A lot of people started using a VPN to evade geo-restrictions. But despite its forbidden benefits to users outside the US, a VPN is a great tool that can protect you and enhance your online experience over the internet by providing you with sufficient security and privacy. When it comes to selecting the best VPN, you have plenty of choices. There are many cost-effective VPN options, and all of them will vary in monthly offerings. Choosing the best VPN is easier once you narrow down the competition. The best indication of a good VPN service provider is that they have the right security and the right support in place for you.

Adding security to a VPN connection inevitably results in a loss of speed. Using a stronger encryption algorithm, for example, means it takes longer to encrypt data travelling through the VPN and longer to decrypt it once it arrives at its destination. Similarly, more secure VPN protocols tend to be slower than less secure ones. PPTP, despite being the oldest protocol, is still significantly faster than OpenVPN or L2TP/IPSec. However, it also has known security vulnerabilities.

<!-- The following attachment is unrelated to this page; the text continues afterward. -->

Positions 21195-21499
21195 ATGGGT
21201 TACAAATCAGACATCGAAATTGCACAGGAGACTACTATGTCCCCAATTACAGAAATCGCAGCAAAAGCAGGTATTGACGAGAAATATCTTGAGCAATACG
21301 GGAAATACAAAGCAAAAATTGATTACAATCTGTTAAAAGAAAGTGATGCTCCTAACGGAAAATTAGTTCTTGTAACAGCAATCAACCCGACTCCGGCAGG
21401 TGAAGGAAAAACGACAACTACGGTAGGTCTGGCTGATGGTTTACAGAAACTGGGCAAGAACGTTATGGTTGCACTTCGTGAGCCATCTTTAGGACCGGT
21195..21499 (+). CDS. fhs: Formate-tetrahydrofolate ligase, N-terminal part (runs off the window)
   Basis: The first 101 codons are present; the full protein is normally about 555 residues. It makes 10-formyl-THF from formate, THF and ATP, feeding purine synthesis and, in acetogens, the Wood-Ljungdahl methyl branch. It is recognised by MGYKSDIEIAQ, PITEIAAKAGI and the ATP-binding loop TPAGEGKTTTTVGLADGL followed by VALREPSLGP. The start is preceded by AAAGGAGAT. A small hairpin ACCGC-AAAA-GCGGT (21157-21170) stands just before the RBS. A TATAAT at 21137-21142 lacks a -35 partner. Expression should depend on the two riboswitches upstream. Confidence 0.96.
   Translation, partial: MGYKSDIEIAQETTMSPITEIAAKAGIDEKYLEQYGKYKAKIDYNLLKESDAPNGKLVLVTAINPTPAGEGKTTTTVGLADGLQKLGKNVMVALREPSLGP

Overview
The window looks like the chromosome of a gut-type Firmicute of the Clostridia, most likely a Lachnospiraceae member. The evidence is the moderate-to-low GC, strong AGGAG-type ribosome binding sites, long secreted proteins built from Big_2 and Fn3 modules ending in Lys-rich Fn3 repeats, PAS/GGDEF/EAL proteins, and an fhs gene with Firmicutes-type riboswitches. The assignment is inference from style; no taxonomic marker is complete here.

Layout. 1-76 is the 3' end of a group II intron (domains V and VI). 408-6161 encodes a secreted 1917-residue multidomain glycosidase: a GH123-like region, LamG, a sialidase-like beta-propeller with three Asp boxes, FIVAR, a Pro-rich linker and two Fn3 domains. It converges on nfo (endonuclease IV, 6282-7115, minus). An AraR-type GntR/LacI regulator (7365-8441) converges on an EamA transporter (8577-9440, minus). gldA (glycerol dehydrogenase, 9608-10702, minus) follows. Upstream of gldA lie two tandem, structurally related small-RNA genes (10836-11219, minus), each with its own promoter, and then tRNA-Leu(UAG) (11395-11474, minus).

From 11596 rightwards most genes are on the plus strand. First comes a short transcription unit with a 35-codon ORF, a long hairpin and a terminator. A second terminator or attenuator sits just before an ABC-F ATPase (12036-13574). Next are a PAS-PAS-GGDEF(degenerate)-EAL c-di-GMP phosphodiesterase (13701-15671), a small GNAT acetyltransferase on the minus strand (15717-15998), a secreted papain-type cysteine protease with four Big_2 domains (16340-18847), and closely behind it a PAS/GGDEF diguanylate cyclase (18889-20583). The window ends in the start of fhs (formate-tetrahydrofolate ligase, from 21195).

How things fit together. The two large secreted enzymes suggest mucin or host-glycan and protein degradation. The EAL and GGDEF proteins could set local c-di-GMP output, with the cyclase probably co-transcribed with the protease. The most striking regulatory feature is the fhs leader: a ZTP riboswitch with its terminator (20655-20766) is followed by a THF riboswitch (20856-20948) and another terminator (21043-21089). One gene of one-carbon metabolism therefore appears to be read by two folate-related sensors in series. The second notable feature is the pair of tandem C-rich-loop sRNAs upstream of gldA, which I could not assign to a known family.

NordVPN is a popular no logs VPN service based in Panama. It performed well in testing for the latest update to the NordVPN review and offers very competitive prices. While the speeds can be somewhat variable, the latest speed test results were good with the servers I tested. To improve speeds, NordVPN has added hundreds of servers to their network, so there is more bandwidth for users.
At $7.50/month and $58.49 for a year, they're obviously trying to move you towards their yearly program. We awarded the company points for Bitcoin support, and their money-back guarantee. We're a little disappointed that they only allow a 7-day trial, rather than a full 30-days. The company is generous, with five simultaneous connections. They also picked up points for their connection kill switch feature, a must for anyone serious about remaining anonymous while surfing. 
You may be considering going with one of the handful of free VPN services available. Why pay for something you can get for free, right? Unfortunately there’s a ton of limitations and risks with using a free VPN. Most offer tiny bandwidth allowances, limited server locations, even capped speeds, as they want to convert you into a paid customer to unlock the full product. Don’t expect to be able to stream more than a few Youtube clips, that’s for sure.